Flanagan: This is the Hosmer we've all been waiting to see
JUL 08, 2013 2:14p ET
"There's a lot more coming from him," Moustakas says, nodding toward his clubhouse neighbor's locker. "He hasn't even reached his full potential yet. He's been swinging the bat really well lately, but I know I've seen him even hotter.
"That's still coming."
That's certainly encouraging news for Royals fans, who have witnessed a complete transformation from Hosmer in the last six weeks.
Hosmer's story is familiar to any Royals fan -- a first-round pick in 2008, he tore through the minor leagues before making a huge splash in his rookie year in 2011, when he hit .293 with 19 homers, 78 RBIs and 11 steals.
Then came a vicious sophomore slump as Hosmer's numbers dropped to .232 with 14 homers and 60 RBIs.
And this year started even worse: Hosmer seemed to be reduced to a light-hitting, opposite-field singles hitter. Fans groaned each time Hosmer served soft flares into left field, while his average and power numbers plummeted.
The low point likely came May 18 when Hosmer settled for another 0-for-3 night and his average dipped to .244. Worse yet, he had just one home run -- an opposite-field homer -- and 11 RBIs at that point.
But two weeks later, the Royals reassigned hitting coaches Jack Maloof and Andre David, and brought in George Brett and Pedro Grifol.
Something immediately clicked with Hosmer. He got 12 hits in his next 36 at-bats. And slowly but surely, he began pulling the ball. Then he began pulling the ball with authority.
And then came the home runs -- one at Tampa, two at Kauffman Stadium, three more at Minnesota.
Hosmer wound up being the Royals' player of the month for June, hitting .303 with six homers and 17 RBIs.
Hosmer gives the credit to Brett and Grifol.
"What they've been preaching is go up there with an approach," Hosmer says. "And try to be early when you start your swing as opposed to being late. Better to be early, and then you can always adjust after that.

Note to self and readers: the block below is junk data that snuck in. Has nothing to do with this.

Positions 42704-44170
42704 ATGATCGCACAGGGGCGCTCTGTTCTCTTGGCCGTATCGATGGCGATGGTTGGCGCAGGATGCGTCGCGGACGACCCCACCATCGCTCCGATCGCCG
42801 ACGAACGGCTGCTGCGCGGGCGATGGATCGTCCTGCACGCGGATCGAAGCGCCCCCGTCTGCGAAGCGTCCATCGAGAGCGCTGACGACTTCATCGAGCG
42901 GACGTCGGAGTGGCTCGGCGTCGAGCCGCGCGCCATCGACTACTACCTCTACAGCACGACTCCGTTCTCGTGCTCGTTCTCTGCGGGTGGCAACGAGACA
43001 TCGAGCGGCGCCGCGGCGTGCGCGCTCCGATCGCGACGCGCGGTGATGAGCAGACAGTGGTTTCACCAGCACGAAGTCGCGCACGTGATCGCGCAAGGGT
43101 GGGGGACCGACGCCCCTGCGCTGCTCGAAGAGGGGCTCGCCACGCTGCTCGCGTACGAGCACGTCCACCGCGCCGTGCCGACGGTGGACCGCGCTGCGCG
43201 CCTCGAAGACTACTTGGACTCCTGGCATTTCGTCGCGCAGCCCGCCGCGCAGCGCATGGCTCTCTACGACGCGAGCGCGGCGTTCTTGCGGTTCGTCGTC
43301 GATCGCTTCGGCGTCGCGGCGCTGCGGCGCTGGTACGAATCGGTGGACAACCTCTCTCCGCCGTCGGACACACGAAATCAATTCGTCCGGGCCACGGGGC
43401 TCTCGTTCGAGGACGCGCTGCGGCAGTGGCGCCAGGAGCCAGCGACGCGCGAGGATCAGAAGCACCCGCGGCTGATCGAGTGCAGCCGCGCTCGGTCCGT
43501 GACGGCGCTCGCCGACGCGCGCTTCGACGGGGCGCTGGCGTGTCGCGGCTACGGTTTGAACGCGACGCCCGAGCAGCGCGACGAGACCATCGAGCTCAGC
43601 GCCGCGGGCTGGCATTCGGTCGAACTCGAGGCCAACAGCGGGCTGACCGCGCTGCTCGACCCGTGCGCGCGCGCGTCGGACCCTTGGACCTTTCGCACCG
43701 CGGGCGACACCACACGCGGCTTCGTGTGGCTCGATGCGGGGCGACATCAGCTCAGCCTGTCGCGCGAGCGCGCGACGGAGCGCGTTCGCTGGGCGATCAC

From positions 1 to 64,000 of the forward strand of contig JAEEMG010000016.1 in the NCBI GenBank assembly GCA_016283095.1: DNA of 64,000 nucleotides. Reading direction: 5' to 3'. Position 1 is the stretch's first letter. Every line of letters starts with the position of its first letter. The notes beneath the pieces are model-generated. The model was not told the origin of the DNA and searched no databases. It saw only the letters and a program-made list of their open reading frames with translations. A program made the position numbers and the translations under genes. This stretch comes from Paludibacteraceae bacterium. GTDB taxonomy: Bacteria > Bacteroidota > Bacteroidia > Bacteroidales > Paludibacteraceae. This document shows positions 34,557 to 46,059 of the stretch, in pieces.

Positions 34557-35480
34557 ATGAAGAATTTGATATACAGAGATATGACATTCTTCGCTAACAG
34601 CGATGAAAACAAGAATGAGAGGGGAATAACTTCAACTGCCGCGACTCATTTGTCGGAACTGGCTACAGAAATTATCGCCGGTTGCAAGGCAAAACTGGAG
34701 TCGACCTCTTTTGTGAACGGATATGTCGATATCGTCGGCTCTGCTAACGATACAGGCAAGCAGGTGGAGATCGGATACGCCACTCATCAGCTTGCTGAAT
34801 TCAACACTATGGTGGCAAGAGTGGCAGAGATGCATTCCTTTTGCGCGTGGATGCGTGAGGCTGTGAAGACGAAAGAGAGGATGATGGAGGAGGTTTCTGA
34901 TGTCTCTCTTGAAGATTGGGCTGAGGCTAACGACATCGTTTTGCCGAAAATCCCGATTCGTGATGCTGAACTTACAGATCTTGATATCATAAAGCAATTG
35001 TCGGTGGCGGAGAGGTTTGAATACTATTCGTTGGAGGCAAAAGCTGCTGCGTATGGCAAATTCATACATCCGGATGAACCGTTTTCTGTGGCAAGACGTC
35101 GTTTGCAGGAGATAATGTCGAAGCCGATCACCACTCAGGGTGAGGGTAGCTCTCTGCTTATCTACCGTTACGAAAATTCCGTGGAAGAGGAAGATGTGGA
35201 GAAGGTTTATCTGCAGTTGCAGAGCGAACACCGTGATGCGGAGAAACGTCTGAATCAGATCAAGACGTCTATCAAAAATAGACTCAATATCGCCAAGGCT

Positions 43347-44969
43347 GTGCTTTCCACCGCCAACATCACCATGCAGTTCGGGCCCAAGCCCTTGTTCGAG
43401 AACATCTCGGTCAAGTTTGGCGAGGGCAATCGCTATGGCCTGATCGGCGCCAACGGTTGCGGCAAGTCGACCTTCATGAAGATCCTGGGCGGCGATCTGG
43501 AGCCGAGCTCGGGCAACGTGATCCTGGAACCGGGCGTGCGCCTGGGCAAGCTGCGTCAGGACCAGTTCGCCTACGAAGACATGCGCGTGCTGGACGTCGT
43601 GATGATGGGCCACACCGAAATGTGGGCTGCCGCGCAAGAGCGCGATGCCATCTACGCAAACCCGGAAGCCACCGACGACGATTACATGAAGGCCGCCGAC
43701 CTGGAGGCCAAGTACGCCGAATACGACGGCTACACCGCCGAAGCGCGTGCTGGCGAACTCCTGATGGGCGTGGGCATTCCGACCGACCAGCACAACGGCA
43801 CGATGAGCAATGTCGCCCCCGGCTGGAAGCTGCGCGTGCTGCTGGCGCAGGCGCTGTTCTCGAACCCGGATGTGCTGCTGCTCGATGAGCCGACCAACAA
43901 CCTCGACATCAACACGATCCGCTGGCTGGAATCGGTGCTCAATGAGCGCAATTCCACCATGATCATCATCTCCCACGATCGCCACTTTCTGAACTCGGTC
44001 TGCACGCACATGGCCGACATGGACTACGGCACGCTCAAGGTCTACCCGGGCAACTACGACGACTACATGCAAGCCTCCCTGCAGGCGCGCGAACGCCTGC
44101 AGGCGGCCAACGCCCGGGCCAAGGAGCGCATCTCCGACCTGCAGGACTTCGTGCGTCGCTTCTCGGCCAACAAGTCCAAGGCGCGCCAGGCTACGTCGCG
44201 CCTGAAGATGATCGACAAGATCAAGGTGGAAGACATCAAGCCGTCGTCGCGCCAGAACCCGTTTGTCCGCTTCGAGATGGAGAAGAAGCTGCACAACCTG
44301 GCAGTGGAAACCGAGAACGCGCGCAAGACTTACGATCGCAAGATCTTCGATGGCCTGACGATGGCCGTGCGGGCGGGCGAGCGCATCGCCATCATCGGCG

"George and Pedro have done a great job of that."
Technically, Brett and Grifol have made only minor changes to his stance and swing, Hosmer says.
"There's a little bit of adjustment with the hands being up and loose," Hosmer says. "It's a timing mechanism more than anything. You know that when your hands come down, that's when you've triggered your swing.
"But it's more that your eyes tell your hands what to do. If your eyes like the pitch, your hands go after it.
"But it's really more to do with leg drive. I'm not sure I was using my legs properly before. I'm a tall guy and I can get some leverage with my legs. It's your legs that drive everything else, and you can get power and leverage from that."
That power has been a welcome sight for the Royals and their fans.
In his last nine games, Hosmer has gone 15 for 33 with five homers and 10 RBIs. Is it a hot streak, or is this Hosmer here to last?
"I think it's a hot streak to a degree, and every player goes through these," he says. "But I also feel like I'm becoming the hitter I should be. I still have a lot of things to work on. You always have to work to get better. That's another thing that George and Pedro emphasize.
"You have to keep getting better because there will be times when you hit the ball hard and it's an out and there will be times you're just not feeling it. You have to get through those times through hard work. Baseball is a long season and it can be a grind, so you have to really stay with it."
You can follow Jeffrey Flanagan on Twitter @jflanagankc or email him at firstname.lastname@example.org.
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